A 17-year-old Nigerian student, Nnamdi Ozoemena, has emerged the
runner-up in the senior category of the 2019 Queen’s Commonwealth
Blackson Bayewumi, Country Director of the Royal Commonwealth Society
in Nigeria and Chairman Nigeria Conversation, said this in a statement
in Abuja on Wednesday.
Bayewumi said that the Federal Ministry of Education had on March 11,
inaugurated the competition in Abuja on behalf of the Royal
Commonwealth Society (RCS) Nigeria during the commemoration of the
According to him, the Royal Commonwealth Society in Nigeria
inaugurated the Essay Competition in Lagos on Feb. 20, 2019, and that
the competition was held all over the 53 member countries of the
“Ozoemena emerged runner-up courtesy of her literary piece chosen from
more than 11,000 entries from across the five regions of the
“She wrote about 'Hello' a tale of two young people struggling with
issues in their society and who do not feel truly appreciated for whom
they are told through direct messages on Twitter.
“From different countries, backgrounds they find common ground and
become friends; the One Final Panel Judge described the piece as ‘shop
window of how youth are speaking to each other today’.
“Ozoemena will be invited to attend an awards ceremony at Buckingham
Palace where the Duchess of Cornwall will present them with their
certificates on behalf of Her Majesty the Queen,” he said.
Bayewumi said Ozoemena came behind 15-year-old Canadian, Beached Wang,
in the senior category.
He added that Veronica Shen, 13, from Singapore emerged winner in the
junior category while 12-year-old Ghanaian, Elise Jensen, emerged
He, however, said that the senior category was for people between the
ages of 14 years and 18 years, while the junior category was for those
who were 13 years old and below.
Bayewumi said that notable authors would read extracts from the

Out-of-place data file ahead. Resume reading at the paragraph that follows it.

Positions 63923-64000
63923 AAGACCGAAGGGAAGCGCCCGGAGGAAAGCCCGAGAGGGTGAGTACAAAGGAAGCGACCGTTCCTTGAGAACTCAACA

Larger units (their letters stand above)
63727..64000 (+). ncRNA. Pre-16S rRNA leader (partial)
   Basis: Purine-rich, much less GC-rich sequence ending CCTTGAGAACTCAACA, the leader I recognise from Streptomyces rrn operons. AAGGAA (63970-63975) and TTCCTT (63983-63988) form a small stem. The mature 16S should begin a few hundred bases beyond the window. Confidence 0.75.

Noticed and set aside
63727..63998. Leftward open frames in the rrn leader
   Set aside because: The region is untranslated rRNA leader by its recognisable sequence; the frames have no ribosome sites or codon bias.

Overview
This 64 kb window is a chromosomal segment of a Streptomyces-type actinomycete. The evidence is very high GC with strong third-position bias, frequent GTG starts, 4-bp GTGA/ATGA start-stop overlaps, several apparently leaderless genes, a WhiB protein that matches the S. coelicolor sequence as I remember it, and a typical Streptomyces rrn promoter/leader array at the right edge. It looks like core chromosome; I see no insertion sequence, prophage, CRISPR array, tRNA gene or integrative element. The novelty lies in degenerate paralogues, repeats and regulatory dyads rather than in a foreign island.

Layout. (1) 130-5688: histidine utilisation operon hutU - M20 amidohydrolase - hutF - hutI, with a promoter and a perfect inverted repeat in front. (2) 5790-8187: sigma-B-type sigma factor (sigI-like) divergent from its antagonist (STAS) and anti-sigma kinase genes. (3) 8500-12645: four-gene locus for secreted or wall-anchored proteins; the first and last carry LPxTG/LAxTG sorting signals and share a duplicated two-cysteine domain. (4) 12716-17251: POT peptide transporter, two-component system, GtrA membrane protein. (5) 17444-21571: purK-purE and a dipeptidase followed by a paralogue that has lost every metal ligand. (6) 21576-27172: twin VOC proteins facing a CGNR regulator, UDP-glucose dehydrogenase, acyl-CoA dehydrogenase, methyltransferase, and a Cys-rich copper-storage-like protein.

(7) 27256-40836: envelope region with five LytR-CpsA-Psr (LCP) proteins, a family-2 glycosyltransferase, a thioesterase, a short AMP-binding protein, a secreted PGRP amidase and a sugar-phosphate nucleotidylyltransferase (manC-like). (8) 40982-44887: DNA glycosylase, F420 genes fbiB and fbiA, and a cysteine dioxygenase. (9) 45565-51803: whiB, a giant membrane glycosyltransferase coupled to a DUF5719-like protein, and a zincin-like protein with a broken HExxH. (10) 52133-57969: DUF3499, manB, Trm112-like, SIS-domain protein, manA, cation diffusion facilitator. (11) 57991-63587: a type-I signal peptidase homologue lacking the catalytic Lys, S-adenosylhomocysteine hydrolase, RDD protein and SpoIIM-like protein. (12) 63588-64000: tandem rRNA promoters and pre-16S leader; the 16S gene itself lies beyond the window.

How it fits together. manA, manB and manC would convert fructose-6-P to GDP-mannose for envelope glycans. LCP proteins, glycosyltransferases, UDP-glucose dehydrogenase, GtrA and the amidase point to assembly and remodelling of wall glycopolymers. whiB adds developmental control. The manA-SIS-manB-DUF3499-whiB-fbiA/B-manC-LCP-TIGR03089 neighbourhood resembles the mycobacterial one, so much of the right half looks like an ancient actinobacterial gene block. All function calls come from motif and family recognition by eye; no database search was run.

winning pieces at the ceremony as part of a week of cultural and
educational activities in London, UK.
He explained that the 2019 competition titled “Connected Commonwealth”
required applications on how the contestants could use cultural,
technological, and environmental connections for positive change
across the Commonwealth.
Topics for the competition provided room for young people to write on
ways that Commonwealth potentials could be used to strengthen the vast
and varied links between citizens.
“It is important to conclude that Nigerian young people have the
competence, capacities, capabilities, and intelligence to compete
globally and excel if given the opportunity and the right environment.
“While few Nigerian youths indulge themselves in crime, there are
millions of others making the nation proud in academics, sports,
science and technology, entertainment, and other dignifying human
endeavours,” he said.
He said that a Pan-Commonwealth body consisting of more than 100
volunteer judges across 40 different countries assessed the entries
for the competition.
Bayewumi also said that the judges commented on the skill and talent
shown by any of the young writers, with entries described as
‘massively memorable’ and ‘very powerful’.
The competition is the oldest international schools’ writing
competition organised by the Royal Commonwealth Society founded in
1868, as a network of individuals and organizations to improve
prospects of Commonwealth citizens across the world.
The society seeks to promote Commonwealth societal values through
youth empowerment, education, and advocacy, News Agency of Nigeria